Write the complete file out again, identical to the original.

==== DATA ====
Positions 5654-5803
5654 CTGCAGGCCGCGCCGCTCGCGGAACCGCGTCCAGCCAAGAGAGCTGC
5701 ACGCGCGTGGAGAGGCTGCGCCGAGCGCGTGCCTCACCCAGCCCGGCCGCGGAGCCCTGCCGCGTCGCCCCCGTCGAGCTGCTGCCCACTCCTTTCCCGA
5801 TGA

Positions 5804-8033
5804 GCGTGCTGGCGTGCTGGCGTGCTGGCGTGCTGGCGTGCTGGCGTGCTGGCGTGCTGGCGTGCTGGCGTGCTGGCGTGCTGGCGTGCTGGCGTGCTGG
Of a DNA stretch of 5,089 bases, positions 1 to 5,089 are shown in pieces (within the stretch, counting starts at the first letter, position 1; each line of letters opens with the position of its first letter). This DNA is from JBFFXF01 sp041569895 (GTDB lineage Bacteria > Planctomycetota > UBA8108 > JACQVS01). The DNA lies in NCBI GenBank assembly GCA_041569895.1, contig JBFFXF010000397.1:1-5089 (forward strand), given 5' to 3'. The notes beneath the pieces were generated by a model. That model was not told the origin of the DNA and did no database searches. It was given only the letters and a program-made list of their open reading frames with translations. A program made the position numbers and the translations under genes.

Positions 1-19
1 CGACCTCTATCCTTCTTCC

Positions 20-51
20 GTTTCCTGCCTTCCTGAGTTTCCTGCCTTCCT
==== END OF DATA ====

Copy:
Positions 5654-5803
5654 CTGCAGGCCGCGCCGCTCGCGGAACCGCGTCCAGCCAAGAGAGCTGC
5701 ACGCGCGTGGAGAGGCTGCGCCGAGCGCGTGCCTCACCCAGCCCGGCCGCGGAGCCCTGCCGCGTCGCCCCCGTCGAGCTGCTGCCCACTCCTTTCCCGA
5801 TGA

Positions 5804-8033
5804 GCGTGCTGGCGTGCTGGCGTGCTGGCGTGCTGGCGTGCTGGCGTGCTGGCGTGCTGGCGTGCTGGCGTGCTGGCGTGCTGGCGTGCTGGCGTGCTGG
Of a DNA stretch of 5,089 bases, positions 1 to 5,089 are shown in pieces (within the stretch, counting starts at the first letter, position 1; each line of letters opens with the position of its first letter). This DNA is from JBFFXF01 sp041569895 (GTDB lineage Bacteria > Planctomycetota > UBA8108 > JACQVS01). The DNA lies in NCBI GenBank assembly GCA_041569895.1, contig JBFFXF010000397.1:1-5089 (forward strand), given 5' to 3'. The notes beneath the pieces were generated by a model. That model was not told the origin of the DNA and did no database searches. It was given only the letters and a program-made list of their open reading frames with translations. A program made the position numbers and the translations under genes.

Positions 1-19
1 CGACCTCTATCCTTCTTCC

Positions 20-51
20 GTTTCCTGCCTTCCTGAGTTTCCTGCCTTCCT